The meaning of the Pauline phrase "works of the law" (Greek: ergon nomou) is the hinge on which the 16th century debate over faith and works swings.
Even in the Catholic Church, there has been debate as to the meaning of the St. Paul's phrase "works of the law" since the time of St. Augustine and St. Jerome.
St. Jerome held that "works of the law" referred not the moral law (i.e. the Ten Commandments) but to the civil and ceremonial law of Moses (e.g. circumcision, kosher dietary prohibitions, new moons, Temple sacrifice, etc.). St. Augustine held that "works of the law" extended to all works, whether or not they pertained to the legislation of Moses. Both were correct.
From a textual point of view, "works of the law" relates to ceremonial works of the Torah. However, and this is a big however, all works in general are incapable of meriting justification from God. The Torah of Moses amplified man's inability to save himself and highlighted Israel's failure to be priestly and sacrificial. In this sense, Augustine is correct - works of the law indicated that all works are impotent.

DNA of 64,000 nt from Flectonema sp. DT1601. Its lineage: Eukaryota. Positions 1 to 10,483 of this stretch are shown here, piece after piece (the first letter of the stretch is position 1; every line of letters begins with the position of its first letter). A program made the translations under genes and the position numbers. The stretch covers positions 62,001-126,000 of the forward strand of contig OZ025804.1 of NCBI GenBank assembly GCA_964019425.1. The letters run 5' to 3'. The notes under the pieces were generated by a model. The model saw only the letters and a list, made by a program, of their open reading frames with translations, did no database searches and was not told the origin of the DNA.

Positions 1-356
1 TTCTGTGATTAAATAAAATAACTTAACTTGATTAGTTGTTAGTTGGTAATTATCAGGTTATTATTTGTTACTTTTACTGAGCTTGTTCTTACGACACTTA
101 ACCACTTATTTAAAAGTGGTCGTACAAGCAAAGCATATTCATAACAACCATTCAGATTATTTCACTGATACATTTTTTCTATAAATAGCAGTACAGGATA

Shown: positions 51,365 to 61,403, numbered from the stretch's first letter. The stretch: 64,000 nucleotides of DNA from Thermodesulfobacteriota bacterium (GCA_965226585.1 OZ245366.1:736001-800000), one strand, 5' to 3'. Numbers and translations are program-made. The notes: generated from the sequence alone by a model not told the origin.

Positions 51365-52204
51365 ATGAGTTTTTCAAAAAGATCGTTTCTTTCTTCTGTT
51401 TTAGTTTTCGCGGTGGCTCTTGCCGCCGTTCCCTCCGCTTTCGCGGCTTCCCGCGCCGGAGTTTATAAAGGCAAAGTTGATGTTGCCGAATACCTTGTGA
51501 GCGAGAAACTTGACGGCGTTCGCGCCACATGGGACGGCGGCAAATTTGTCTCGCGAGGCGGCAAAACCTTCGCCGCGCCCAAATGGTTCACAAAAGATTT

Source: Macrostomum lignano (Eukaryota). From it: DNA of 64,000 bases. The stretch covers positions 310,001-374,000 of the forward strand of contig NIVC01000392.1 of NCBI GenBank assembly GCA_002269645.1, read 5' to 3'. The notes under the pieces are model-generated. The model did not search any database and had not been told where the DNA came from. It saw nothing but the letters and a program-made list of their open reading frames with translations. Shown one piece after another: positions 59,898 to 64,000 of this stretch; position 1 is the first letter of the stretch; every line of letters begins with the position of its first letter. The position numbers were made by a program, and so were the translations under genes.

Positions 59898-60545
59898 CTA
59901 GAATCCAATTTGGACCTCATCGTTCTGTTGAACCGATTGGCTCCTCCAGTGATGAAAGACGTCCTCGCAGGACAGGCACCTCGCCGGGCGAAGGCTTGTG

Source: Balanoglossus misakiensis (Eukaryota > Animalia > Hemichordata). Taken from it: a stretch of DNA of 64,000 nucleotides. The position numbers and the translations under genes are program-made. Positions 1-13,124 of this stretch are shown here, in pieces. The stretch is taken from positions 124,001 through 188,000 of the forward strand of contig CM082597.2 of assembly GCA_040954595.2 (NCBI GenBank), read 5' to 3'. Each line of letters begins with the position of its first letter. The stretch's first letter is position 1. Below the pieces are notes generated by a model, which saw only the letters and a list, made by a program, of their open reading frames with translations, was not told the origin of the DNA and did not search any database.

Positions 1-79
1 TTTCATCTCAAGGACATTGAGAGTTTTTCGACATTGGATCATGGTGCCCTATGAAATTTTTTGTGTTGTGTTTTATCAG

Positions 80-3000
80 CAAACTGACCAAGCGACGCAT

As I stated in a previous post, the Council of Trent authoritatively taught that "nothing that precedes justification, whether faith or works, merits the grace of justification. For if it is by grace, it is no more by works. Otherwise, as the apostle says, grace is no more grace."
Trent teaches that works prior to justification, whether Jewish works of the Torah or works of any kind, are unable to merit justification. As Louis Bouyer explains, Luther's novel formulation of "justification by faith alone" was an attempt to safeguard this doctrine. Unfortunately, Luther's desire to ensure the gratuitous nature of justification led him to adopt the unbiblical articulation of "justification by faith alone." This articulation is not found in Scripture or in the Tradition of the Church.
So what are "works of the law"? Specifically, "works of the law" are the ceremonial precepts of Israel that cannot justify a man before God. Generally, "works of the law" signify that all works are insufficient to justify a man before God. If the divinely revealed precepts are ineffectual, a fortiori, how much more any other kind of work!